That line about the smaller the ball, the better the sports writing? (Wind, Plimpton, Jenkins...one of 'em said it first.)
Well GolfDigest.com's "Bomb and Gouge" blog is going to do everything in its power to prove that it's not true.
This latest puckering up to a certain advertiser based in the lone state where Bruce and Steven can get married:
Gouge: It is hard for me to say this, but if a professional golfer can average 207 yards off the tee and make the cut at the most prestigious tournament of the year, then maybe we don't need to worry so much about a rollback of any kind. 207? It is true. Rosie Jones did that this week. In fact, only the teenage wondergirl hit it farther than 280 on some of her measured drives. Hardly anyone else even came close to that. OK, so Rosie was barely in the tournament and retired from competitive golf after putting out on the 18th on Sunday. But still the average drive at the U.S. Women's Open was just 228.7, and that's hardly a threat to any golf course.
That's right, they are gauging distance by using a tournament that had standing water in its bunkers and a tournament where they couldn't even let spectators on the course on practice round Monday. Either they are intentionally misreading readers, or they didn't actually watch the event. Either way, not good. Oh but it gets better.
You want to know what's the real problem? People who complain that the golf ball is going too far may be short-sighted. The problem is that at the elite level (men) it's not the ball, it's the golf course. If men are driving it 28 percent farther than women, then why (at least in the case of the U.S. Open) are the men playing a championship course that is only about 10 percent longer? Shouldn't the U.S. Open and all significant men's championships be played at courses that are about 8,000 yards long, or at least 7,500 yards long? Well, I guess they're not because there's no room to make Winged Foot, Oakland Hills, Oak Hill, Southern Hills and Merion that long. That infatuation with the past is what Emerson called a foolish consistency.
Whoa, we're quoting Emerson now! Deep stuff. (Note to really cool classic courses out there that are sick of spending money updating their courses so people like Bomb and Gouge can play the latest equipment they get for free: it's Mike Stachura and E. Michael Johnson, feel free to charge them double.)
BOMB: But finally, FINALLY you might be coming to your senses. The ball is not the problem. The courses are not the problem. Drivers are not the problem. Know why? They’re ain’t no stinkin’ problem! And we don’t need to go to 7,500 or 8,000 yards, either, to keep it that way.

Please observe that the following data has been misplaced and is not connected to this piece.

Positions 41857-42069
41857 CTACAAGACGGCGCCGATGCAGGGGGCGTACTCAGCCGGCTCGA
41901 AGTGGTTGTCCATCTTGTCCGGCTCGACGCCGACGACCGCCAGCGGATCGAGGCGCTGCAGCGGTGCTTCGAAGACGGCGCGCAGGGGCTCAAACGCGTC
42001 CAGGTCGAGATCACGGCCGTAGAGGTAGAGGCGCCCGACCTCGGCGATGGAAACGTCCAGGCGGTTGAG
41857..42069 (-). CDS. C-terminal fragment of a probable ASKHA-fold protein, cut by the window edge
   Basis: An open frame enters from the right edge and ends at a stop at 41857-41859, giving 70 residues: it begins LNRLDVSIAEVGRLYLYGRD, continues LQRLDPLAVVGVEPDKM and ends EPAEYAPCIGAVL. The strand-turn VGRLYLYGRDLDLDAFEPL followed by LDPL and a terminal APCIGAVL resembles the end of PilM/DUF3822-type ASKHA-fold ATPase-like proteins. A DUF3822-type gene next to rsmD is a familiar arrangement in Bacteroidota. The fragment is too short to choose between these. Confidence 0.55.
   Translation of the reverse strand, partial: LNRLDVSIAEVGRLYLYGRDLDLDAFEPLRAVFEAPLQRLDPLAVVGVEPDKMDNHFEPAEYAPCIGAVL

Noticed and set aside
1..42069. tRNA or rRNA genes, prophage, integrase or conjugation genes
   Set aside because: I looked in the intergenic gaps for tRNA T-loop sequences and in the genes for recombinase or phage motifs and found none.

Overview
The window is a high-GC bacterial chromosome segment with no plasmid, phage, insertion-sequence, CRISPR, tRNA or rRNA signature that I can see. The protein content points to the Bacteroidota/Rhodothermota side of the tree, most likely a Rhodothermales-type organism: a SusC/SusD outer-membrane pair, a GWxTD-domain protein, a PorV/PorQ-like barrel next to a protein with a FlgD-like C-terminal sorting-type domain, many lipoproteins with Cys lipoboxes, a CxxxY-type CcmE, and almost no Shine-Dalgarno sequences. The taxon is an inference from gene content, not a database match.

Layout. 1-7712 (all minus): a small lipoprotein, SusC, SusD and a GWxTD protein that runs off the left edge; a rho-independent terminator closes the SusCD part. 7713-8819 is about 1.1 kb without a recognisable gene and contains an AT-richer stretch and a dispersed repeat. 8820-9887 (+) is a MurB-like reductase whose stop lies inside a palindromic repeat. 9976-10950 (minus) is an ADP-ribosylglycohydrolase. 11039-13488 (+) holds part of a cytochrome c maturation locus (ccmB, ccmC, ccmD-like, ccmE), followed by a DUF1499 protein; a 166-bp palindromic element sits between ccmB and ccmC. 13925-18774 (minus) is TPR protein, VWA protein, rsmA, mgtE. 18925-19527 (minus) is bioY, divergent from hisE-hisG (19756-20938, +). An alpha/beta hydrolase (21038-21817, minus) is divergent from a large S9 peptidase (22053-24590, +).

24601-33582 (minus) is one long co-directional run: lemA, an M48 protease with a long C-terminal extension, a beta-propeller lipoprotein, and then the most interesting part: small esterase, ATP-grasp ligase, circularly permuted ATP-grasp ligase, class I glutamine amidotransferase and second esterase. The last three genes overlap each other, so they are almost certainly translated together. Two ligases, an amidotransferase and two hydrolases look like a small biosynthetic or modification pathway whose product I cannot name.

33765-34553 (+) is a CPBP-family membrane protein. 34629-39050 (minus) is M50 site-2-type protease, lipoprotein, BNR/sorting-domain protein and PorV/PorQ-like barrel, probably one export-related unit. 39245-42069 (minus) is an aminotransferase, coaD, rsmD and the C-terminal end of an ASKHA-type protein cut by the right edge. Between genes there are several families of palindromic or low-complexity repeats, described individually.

Opponents of distance regulation have long said “grow some rough.” Worked pretty well at Winged Foot, don’t ya think?
Uh let's see. Tiger said watching the weekend was his "punishment" and according to one publication, the ratings tanked.
Oh but here's the best part.
Throwing out the Match Play where they don’t keep the stats, there have been 26 events so far on the PGA Tour this year. In nine of them—more than a third—the winner has ranked 34th or higher in driving distance for the week. That’s out of about 70 players or so that make the cut. In six of those events the winner ranked 58th or higher. That’s right, 58TH—a lot closer to last than first. The winner has been in the top 10 exactly 10 times. That means sometimes distance wins and sometimes it doesn’t. And when distance is the difference-maker I’m all for it. Golf is a sport. An athletic endeavor where physical superiority should be rewarded. But unlike weight-lifting, it’s not the sole determinant of success. Tiger, Phil and Vijay may blast the cover off the ball, but I don’t think they’d be choppers if they didn’t. Holmes and John Daly and the like will wow us every so often with a week where they whack the ball a mile and hole an equally-lengthy amount of putts. But Fred Funk will win a Players and Jim Furyk a U.S. Open playing small ball.
So yes, distance only matters sometimes. That's why Bomb and Gouge continue to fight for every golfers right to buy things that let them hit the ball longer, free of USGA regulation.
If distance doesn't matter that much, then why do they so shill so hard to keep it from being regulated?